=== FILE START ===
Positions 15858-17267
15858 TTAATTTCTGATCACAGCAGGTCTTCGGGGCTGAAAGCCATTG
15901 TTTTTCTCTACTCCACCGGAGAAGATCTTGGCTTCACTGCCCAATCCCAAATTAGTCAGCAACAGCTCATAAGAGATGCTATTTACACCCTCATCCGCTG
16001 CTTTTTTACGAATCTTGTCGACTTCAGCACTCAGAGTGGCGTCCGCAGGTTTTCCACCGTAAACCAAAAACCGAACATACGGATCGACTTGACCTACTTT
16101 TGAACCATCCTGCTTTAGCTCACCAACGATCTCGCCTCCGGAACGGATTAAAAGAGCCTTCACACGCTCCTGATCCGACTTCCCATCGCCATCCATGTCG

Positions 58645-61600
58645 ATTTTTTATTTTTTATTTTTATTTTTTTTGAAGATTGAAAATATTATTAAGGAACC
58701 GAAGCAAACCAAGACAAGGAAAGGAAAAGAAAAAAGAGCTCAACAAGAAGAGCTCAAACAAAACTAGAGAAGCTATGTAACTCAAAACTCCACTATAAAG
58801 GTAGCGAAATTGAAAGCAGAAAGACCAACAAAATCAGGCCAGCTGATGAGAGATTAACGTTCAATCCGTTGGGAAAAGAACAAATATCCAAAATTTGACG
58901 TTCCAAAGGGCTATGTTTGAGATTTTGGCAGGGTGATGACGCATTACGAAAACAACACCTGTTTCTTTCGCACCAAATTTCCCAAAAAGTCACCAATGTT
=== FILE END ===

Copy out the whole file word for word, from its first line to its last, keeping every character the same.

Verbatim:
Positions 15858-17267
15858 TTAATTTCTGATCACAGCAGGTCTTCGGGGCTGAAAGCCATTG
15901 TTTTTCTCTACTCCACCGGAGAAGATCTTGGCTTCACTGCCCAATCCCAAATTAGTCAGCAACAGCTCATAAGAGATGCTATTTACACCCTCATCCGCTG
16001 CTTTTTTACGAATCTTGTCGACTTCAGCACTCAGAGTGGCGTCCGCAGGTTTTCCACCGTAAACCAAAAACCGAACATACGGATCGACTTGACCTACTTT
16101 TGAACCATCCTGCTTTAGCTCACCAACGATCTCGCCTCCGGAACGGATTAAAAGAGCCTTCACACGCTCCTGATCCGACTTCCCATCGCCATCCATGTCG

Positions 58645-61600
58645 ATTTTTTATTTTTTATTTTTATTTTTTTTGAAGATTGAAAATATTATTAAGGAACC
58701 GAAGCAAACCAAGACAAGGAAAGGAAAAGAAAAAAGAGCTCAACAAGAAGAGCTCAAACAAAACTAGAGAAGCTATGTAACTCAAAACTCCACTATAAAG
58801 GTAGCGAAATTGAAAGCAGAAAGACCAACAAAATCAGGCCAGCTGATGAGAGATTAACGTTCAATCCGTTGGGAAAAGAACAAATATCCAAAATTTGACG
58901 TTCCAAAGGGCTATGTTTGAGATTTTGGCAGGGTGATGACGCATTACGAAAACAACACCTGTTTCTTTCGCACCAAATTTCCCAAAAAGTCACCAATGTT